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Dec 06, 2011
It must fit the political narrative to attribute this evidence of a population decline to the putative causation by the arrival of Europeans rather than to the simultaneous change in climate due to the Little Ice Age.
The fact is, a lot was happening around 500 years ago, and the causality cannot be fragmented. It may be worth noting here that population decline is observed in some indigenous groups *before* contact with Europeans can be established.

Dec 06, 2011
"decline occurred half a century ago."

Should be 'millennium'.

Also, there was a major drop in populations, at least on the west coast, around 1300. Probably due to a plague coming up from Central America. The Ancestral Puebloan Peoples and groups in the SF Bay area were almost wiped out.

Dec 06, 2011
I think it's ridiculous how all of the commenters thus far try to downplay the role white Europeans played in the massive die-off of a continent full of people. The Pueoblan are an exception, not a rule, and please cite your sources that show a large decline of the SF Bay area people pre-Spanish contact. Disease threw 4000 year old cultures into shock, white settlers continued the process, and then the government got into the game. The history of the US is one long sordid tale of stealing land from Indians and killing them if they resisted. Every square inch of both the east and west coast was property of a specific tribe, often a specific family, and had been for generations. There were politics, histories, songs, poems, myths, lifeways, wars, famines, etc just like everywhere else on the planet and now nearly all of these have been lost due to disease brought by the white man and greed brought by the white man. I'm not sure why you're all so interested in denying that.

Dec 06, 2011
the discovery of the new world by Christopher Columbus in 1492.

It's was an invasion, conquer and pillage for land and resource, no ifs and buts about it. Humans are such pathological liars. They can't even face the bare truth.

Dec 06, 2011
the discovery of the new world by Christopher Columbus in 1492

It's was a bare-faced invasion, conquer and pillage for land and riches. Victors always has a way to whitewash the bastardy deeds by weasel words. All written histories and historians sucks.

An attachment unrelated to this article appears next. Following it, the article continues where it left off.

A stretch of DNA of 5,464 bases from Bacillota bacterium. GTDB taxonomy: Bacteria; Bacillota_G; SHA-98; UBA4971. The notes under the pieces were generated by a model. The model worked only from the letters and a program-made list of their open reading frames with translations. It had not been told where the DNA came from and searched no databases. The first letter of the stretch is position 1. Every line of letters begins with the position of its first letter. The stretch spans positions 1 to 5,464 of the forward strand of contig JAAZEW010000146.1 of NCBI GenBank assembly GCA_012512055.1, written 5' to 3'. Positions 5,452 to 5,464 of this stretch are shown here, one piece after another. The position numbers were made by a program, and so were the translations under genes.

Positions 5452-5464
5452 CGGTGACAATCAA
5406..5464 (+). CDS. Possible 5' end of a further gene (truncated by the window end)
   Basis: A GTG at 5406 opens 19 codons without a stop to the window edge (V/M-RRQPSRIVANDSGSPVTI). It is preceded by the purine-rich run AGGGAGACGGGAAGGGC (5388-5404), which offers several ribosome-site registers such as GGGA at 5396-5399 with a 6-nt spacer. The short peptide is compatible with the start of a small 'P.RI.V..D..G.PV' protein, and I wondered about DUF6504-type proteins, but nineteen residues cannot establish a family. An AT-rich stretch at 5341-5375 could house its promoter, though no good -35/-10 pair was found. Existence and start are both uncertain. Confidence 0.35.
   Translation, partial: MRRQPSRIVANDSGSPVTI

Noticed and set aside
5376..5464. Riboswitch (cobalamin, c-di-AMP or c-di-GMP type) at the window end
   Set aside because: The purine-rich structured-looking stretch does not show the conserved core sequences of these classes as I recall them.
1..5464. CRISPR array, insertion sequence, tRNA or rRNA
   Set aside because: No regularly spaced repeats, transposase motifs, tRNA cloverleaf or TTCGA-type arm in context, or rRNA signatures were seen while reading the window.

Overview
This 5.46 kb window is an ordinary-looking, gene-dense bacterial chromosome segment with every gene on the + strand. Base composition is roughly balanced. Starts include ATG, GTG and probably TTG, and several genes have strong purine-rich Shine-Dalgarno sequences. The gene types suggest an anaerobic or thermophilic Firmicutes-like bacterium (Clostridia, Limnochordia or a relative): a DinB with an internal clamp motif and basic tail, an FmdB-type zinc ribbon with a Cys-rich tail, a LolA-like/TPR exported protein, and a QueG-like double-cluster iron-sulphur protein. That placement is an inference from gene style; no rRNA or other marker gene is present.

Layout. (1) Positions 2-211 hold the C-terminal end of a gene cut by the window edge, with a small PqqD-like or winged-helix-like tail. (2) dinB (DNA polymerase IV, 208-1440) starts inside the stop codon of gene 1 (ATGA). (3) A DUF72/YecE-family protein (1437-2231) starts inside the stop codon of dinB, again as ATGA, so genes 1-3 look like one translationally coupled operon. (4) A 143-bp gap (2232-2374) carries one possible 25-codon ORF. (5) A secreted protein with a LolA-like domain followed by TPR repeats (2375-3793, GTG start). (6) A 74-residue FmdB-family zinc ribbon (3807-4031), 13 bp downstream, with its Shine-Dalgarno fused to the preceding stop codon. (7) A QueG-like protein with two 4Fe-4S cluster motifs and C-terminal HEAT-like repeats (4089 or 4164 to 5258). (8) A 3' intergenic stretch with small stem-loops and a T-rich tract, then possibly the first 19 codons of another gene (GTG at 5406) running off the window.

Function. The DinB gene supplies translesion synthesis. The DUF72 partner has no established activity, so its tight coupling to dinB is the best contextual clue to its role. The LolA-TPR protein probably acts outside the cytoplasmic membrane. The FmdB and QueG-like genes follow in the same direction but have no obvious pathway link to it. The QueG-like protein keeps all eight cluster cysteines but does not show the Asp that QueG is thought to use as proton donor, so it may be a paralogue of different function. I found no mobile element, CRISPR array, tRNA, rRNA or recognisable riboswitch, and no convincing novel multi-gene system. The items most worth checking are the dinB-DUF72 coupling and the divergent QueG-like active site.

Dec 06, 2011
the discovery of the new world by Christopher Columbus in 1492

It's was a bare-faced invasion, conquer and pillage for land and riches. Victors and media manipulators always has a way to whitewash the bastardy deeds by weasel words.

Dec 06, 2011
Pirouette I understand you are trying to highlight some of the benefits of colonisation but the way in which it was done can not be defended morally.

We know the first cultures weren't perfect but neither were the europeans who enslaved people like other cultures enslaved before them...I dont think native americans today would want you to be deported...I THINK THEY JUST WANTED YOU NOT TO DENY the murder, rape and pillage....I bet you demand of the mexicans to integrate...its laughable hypocrisy...all californian natives are extinct well done well done great pride..WOO AMERICA AMERICA.....ooo dear history is a cancerous mess !

Dec 06, 2011
@Pirouette
whoa. I'll leave the policy implications up to you, I think more than anything a firm cultural grasp of the history of our land (the U.S.) has fundamental implications to how we perceive, interact, and use our landscapes. It's not about blaming the people here now for what happened in the past without their consent, but about recognizing how that past have given us a cultural framework that fails to account for limited natural resources, relying on infinite growth in a finite system. we have a historical and physical relationship to the land. The energetics of that relationship define the sustainability of our culture in a defined geographic area, now defined as the earth. Wars are for resources, land is for power. The land's ability to produce energy fuels the wars. At some point the energy we require to maintain our culture is greater than what the land can sustain and we incur an energy deficit. anyway.

Dec 07, 2011
Sorry for the multiple posts. When I tried to post, all I saw was a page full of html codes and the like a couple of times!